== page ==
To summarize, it takes at least five rabbits and three exhibitors to qualify a leg for one rabbit. If a rabbit wins three legs which were awarded by at least two different judges, with at least one leg being a senior leg, and this rabbit is registered by an ARBA licensed registrar, this rabbit qualifies to become a Grand Champion. The owner mails the three original leg certificates with registration number and $4.00 to the secretary of the ARBA. The secretary of the ARBA will send back a Grand Champion Certificate with a grand champion number assigned to this rabbit. One rabbit qualifies for one grand champion certificate in his lifetime. An owner still can show this rabbit after being "granded", the legs earned after that are just for the honor rather than working toward the certificate.
One might ask why would anyone want to show a rabbit who is already a grand champion? The answer could be: just for the fun, for the honor and/or for the sweepstakes points. What are the sweepstakes points? If the exhibitor is a member of the National Angora Rabbit Breeders Club (NARBC), and the shows he attended are sanctioned by the NARBC, the club sweepstakes chairperson keeps a record of all the show winnings of each member. The club newsletter publishes a list of the top ten highest point exhibitors in the nation. How are the sweepstakes points calculated? Here is an explanation:
The BOB exhibitor gets l bonus point multiplied by # of rabbits in the breed, the BOS exhibitor gets 1/2 bonus point multiplied by # of rabbits in the breed. There are no bonus points for the Best of variety exhibitors. Starting from the beginning of 1989, the Best In Show exhibitor in an all-breed show gets 100 bonus points and the Best in Show exhibitor in the ARBA National Convention and in the National Angora Specialty Show gets 200 bonus points. No bonus point is awarded for regular specialty show Best In Show exhibitors. All points earned in the ARBA National Convention are doubled.
The big sweepstakes points exhibitors may or may not coincide with the winning exhibitors in the show circuits. An exhibitor may take two rabbits to a show and win the BOB and BOS but win very limited number of points if these two rabbits happen to be entered in small classes. Another exhibitor may not have won one single leg in a show but become the Best Display winner of that show. That is, he gets the highest sweepstakes points in that show by entering a large number of rabbits and winning many 2nd to 5th places. In addition to the number of rabbits entered and the size of the classes, another deciding factor in sweepstakes points ranking is the number of shows an exhibitor has gone to in the sweepstakes year. For NARBC, the sweepstakes year runs from August 1 to July 31 of the next calendar year. In summary, competing in sweepstakes takes quality, quantity and consistency.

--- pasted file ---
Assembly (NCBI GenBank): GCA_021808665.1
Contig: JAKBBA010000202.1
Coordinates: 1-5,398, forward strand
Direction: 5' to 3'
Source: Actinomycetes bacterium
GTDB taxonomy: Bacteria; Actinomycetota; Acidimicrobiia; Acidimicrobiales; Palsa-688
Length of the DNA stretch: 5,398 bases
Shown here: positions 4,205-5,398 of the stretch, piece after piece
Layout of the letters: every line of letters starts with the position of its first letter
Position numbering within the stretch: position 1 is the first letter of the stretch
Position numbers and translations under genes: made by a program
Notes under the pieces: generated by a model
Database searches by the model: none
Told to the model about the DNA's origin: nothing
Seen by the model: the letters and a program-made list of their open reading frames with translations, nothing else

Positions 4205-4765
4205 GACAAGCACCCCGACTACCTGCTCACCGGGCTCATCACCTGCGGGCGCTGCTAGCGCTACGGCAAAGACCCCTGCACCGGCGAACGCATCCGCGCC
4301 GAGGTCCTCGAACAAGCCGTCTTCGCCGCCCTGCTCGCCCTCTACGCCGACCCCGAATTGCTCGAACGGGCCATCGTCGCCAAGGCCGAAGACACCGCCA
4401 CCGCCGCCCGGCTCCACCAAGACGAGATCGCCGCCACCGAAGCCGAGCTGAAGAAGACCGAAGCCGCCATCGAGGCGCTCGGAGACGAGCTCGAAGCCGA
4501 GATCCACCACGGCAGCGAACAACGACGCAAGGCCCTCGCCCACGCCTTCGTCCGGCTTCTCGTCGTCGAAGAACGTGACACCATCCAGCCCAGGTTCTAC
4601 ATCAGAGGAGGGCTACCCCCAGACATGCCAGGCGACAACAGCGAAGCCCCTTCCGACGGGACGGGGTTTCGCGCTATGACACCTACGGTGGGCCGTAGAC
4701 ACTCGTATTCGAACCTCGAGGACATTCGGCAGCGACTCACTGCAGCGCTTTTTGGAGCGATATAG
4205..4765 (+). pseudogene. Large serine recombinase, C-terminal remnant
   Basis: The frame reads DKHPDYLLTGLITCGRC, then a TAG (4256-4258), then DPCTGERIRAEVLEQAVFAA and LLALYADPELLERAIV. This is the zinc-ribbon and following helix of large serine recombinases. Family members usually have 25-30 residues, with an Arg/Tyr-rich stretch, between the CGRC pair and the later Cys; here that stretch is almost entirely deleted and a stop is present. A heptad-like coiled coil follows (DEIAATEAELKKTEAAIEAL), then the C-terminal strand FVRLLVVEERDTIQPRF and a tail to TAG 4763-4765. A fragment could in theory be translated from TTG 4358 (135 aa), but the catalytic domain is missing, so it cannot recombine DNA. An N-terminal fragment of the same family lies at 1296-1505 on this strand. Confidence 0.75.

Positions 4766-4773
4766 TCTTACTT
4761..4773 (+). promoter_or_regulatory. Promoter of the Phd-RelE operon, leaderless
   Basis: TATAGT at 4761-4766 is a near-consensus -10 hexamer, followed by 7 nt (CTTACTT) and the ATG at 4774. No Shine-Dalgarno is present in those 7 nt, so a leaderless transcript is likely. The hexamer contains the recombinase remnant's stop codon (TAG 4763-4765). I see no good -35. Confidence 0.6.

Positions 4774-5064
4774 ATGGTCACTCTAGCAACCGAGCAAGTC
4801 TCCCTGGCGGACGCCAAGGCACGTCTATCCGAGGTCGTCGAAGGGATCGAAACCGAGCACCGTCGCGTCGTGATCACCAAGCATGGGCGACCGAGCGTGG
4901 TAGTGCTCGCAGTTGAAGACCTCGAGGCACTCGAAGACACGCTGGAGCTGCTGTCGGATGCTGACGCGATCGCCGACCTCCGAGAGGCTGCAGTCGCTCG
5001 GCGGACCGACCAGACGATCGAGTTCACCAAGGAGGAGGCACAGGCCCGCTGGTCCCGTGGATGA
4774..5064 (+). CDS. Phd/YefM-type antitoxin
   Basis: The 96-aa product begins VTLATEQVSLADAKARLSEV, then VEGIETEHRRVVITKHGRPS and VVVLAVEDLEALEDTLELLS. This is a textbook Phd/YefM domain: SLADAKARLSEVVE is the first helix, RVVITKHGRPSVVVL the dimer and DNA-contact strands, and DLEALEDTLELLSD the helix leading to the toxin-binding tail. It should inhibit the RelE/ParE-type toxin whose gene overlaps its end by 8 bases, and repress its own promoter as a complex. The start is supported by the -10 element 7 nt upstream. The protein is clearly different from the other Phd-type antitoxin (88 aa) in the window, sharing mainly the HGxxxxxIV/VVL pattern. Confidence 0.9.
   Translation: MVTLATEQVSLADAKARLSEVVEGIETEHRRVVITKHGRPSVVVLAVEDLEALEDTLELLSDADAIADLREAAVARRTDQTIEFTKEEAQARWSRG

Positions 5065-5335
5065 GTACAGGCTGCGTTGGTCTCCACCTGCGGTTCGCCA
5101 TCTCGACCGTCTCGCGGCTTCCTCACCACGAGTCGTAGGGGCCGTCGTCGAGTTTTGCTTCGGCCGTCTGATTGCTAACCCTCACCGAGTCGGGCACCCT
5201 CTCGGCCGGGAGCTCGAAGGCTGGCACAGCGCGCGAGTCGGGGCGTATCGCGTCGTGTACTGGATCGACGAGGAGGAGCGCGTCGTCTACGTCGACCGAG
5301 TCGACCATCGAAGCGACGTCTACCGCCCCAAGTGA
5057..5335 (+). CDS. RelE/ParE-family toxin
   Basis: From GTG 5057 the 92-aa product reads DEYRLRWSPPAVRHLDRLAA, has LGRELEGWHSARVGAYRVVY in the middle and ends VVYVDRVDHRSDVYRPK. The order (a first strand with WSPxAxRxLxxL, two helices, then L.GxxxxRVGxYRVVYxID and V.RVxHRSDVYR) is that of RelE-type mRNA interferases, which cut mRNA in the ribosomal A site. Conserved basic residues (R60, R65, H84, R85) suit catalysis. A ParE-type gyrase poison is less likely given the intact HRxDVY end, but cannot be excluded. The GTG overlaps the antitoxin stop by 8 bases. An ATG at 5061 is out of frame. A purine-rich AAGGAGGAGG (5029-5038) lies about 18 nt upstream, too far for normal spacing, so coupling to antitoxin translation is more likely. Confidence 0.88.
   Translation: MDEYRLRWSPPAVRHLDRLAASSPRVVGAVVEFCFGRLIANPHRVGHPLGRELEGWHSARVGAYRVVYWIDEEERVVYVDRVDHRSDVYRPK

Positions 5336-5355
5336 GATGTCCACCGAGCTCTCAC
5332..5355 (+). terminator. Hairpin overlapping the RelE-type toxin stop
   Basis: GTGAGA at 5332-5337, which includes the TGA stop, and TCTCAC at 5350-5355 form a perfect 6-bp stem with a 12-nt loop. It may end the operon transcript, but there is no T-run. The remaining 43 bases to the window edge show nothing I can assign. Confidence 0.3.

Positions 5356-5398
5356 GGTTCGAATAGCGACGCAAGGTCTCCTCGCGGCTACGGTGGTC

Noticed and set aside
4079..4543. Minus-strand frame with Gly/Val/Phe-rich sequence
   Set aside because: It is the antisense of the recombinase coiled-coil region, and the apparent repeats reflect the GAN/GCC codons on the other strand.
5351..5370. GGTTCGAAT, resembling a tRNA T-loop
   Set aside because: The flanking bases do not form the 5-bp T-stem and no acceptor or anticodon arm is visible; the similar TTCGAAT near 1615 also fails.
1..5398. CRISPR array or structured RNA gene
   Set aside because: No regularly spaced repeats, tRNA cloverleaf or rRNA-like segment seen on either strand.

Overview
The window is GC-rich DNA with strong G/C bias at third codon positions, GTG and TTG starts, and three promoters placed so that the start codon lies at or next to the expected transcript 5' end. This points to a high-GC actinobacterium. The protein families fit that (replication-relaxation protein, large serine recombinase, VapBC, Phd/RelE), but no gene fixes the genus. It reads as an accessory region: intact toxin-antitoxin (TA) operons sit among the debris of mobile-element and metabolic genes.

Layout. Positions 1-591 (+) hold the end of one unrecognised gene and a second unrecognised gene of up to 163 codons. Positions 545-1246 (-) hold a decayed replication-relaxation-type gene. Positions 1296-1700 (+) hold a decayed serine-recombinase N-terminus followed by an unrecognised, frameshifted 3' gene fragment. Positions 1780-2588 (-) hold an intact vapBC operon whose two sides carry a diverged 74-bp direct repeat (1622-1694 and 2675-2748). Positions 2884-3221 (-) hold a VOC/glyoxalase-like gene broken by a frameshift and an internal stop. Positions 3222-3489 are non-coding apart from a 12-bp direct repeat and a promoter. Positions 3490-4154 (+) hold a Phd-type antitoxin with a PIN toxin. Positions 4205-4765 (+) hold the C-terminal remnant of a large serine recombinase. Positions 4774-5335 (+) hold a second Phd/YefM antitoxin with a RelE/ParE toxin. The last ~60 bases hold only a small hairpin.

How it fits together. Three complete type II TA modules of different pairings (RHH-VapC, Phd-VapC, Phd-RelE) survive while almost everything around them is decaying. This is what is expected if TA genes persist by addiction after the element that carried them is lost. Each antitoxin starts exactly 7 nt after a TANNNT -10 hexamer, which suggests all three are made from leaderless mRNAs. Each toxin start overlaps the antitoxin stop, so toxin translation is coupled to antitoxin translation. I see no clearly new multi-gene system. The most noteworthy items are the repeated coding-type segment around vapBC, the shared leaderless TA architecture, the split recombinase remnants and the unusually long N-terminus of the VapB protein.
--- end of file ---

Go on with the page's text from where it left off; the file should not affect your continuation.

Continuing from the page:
The top ten sweepstakes winners are given an award in recognition of their accomplishment during the ARBA National Convention breed banquet. The ones who do not attend will receive their awards in the mail. Any member of NARBC who has won, in NARBC sanctioned shows, at least a BOB or a BOS will receive a silver colored pin and the one who has won at least one all-breed Best In Show will receive a gold colored pin.
The author has been the first place winner of the English Angora sweepstakes for 14 years consecutively since 1988. Her rabbits have won BOB and/or BOS in the ABRA National Conventions in 1987, 1988, 1990, 1991, 1992, 1993, 1994, 1995, 1997, 1999, 2000 and 2001. She is the breeder of the only Angora rabbit who has ever won the Best in Show in ARBA National Convention history.